Oldest Jeans in the Universe Sell for $114,000 at Auction

(Associated Press) – RENO, Nevada (The) These work pants fetched a price of $114,000 at auction after being discovered in a trunk from a shipwreck that occurred off the coast of North Carolina in the year 1857.

It was said that these were the oldest jeans in the whole wide universe.

Historic Objects from the Gold Rush Era Sell for Nearly One Million Dollars

According to Holabird Western American Collections, throughout the course of the weekend, in Reno, 270 objects dating back to the time of the Gold Rush were sold for close to one million dollars. One of them was a pair of white miners’ pants made of heavy-duty material and featuring a fly with five buttons.

Because they were made 16 years before the first pair of jeans made by Levi Strauss & Co. in San Francisco, many people don’t believe they have anything to do with Levi Strauss, who is widely known as the man who made modern blue jeans.

This is because the first pair of jeans made by Levi Strauss & Co. in San Francisco was made in 1873.

Some historical evidence shows that the trousers may have been an early version of what would later become the renowned jeans, and that they may have been tied to Strauss, who was a wealthy dry goods merchant during the time period in question.

According to Tracey Panek, who is the historian of the corporation and the head of its archives, any assertions regarding where they originated are merely “speculation.”

She emailed the Associated Press with the following statement: “The pants are not Levi’s, and I do not believe that they are miners’ work pants.”

Those trousers were unquestionably crafted prior to the sinking of the S.S. Central America in a hurricane on September 12, 1857, which was transporting passengers from San Francisco to New York City via Panama.

In addition, there is not a single shred of evidence to suggest that any working pants from the time of the Gold Rush still exist.

The managing partner of the California Gold Marketing Group, which owns the objects and is selling them at auction, Dwight Manley, likened the miner’s pants to the first flag that was planted on the moon. The California Gold Marketing Group is selling the items.

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Shipwreck Recovery Yields Centuries-Old Treasure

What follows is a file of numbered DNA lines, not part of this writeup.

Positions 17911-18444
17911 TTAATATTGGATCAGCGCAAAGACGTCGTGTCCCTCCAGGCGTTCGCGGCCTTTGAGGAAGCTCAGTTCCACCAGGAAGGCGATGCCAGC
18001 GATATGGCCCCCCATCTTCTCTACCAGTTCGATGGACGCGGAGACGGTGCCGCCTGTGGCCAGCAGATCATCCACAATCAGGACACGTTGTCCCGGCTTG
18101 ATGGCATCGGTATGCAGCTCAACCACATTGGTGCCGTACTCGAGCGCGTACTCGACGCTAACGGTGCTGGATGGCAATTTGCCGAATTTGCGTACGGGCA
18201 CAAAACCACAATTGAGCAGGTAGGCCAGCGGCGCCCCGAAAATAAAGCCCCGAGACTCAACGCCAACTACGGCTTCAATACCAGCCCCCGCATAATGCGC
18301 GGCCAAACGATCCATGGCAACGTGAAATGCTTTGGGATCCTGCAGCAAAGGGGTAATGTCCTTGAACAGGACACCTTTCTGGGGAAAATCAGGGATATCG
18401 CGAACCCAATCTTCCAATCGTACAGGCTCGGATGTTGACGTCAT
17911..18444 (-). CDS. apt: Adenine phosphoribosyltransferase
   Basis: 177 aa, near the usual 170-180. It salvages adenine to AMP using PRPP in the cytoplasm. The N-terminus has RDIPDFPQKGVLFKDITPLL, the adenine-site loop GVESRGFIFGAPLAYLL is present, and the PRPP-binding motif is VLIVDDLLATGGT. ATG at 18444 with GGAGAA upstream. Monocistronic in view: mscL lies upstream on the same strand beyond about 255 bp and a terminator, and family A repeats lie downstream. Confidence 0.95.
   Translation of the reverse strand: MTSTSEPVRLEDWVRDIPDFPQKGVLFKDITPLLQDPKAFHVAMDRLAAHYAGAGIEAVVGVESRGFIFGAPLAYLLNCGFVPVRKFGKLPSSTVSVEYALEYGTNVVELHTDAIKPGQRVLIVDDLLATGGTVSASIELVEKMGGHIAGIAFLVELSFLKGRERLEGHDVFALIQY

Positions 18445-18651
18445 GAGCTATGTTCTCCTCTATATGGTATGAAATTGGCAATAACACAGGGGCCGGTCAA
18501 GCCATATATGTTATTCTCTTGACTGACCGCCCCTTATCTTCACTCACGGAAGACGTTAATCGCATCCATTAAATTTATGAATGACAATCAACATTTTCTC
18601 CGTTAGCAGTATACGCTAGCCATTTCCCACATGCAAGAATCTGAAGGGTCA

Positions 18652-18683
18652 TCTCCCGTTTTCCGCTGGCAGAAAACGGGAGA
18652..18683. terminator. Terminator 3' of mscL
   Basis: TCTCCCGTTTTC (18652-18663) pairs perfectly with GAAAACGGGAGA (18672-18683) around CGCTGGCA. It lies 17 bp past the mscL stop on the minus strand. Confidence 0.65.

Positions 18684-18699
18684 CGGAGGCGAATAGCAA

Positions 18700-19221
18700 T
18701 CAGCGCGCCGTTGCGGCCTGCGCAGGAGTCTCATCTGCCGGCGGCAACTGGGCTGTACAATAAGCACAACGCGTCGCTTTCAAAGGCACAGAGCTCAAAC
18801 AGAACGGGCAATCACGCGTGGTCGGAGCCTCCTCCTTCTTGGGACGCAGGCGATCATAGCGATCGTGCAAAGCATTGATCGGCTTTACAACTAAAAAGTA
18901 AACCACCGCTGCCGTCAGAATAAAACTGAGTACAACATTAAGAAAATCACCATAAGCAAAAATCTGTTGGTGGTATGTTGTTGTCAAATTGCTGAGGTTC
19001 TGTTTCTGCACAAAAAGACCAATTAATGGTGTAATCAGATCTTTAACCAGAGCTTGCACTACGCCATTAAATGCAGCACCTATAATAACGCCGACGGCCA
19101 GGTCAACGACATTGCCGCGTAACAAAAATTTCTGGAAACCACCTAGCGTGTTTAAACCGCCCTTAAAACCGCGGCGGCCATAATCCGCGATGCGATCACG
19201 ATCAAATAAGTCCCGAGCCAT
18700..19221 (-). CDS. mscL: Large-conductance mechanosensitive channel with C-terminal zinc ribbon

Things that had been buried in the ship’s wreckage for over a century and were put up for auction included the purser’s keys to the treasure room, which held a lot of Gold Rush coins and assayers ingots.

The wreckage of the ship was located at a depth of 7,200 feet (2,195 meters) below the surface of the Atlantic Ocean. The transaction concluded at the price of $103,200 that was being asked for it.

Since shipwreck recovery first got underway in 1988, gold that was worth tens of millions of dollars has been bought and sold. However, prior to last Saturday, no antiquities had ever been offered for sale via public auction. The following auction is scheduled to take place in February.

The proprietor of the auction house, Fred Holabird, made the following statement: “There has never been anything like the range of these recovered objects, which were like a time capsule of everyday life during the Gold Rush.”

The lid of what is believed to be the oldest treasure chest that Wells Fargo & Co. has ever produced was recently auctioned off and brought in a price of $99,600. A Colt pocket handgun from 1849 that brought $30,000 at auction was sold.

A gold coin with a face value of twenty dollars that was initially struck in San Francisco in the year 1856 and then had an advertisement for a pharmacy in Sacramento stamped on it increased in value to the amount of $43,200.

The majority of the passengers aboard the S.S. Central America traveled to Panama by an earlier vessel called the S.S. Sonora, which departed from San Francisco and arrived in Panama City.

After arriving there, they boarded a train that carried them across the isthmus and on to the ship that had sunk. Only 153 of the ship’s passengers and crew members survived the sinking of the S.S. Central America, which claimed the lives of 425 people.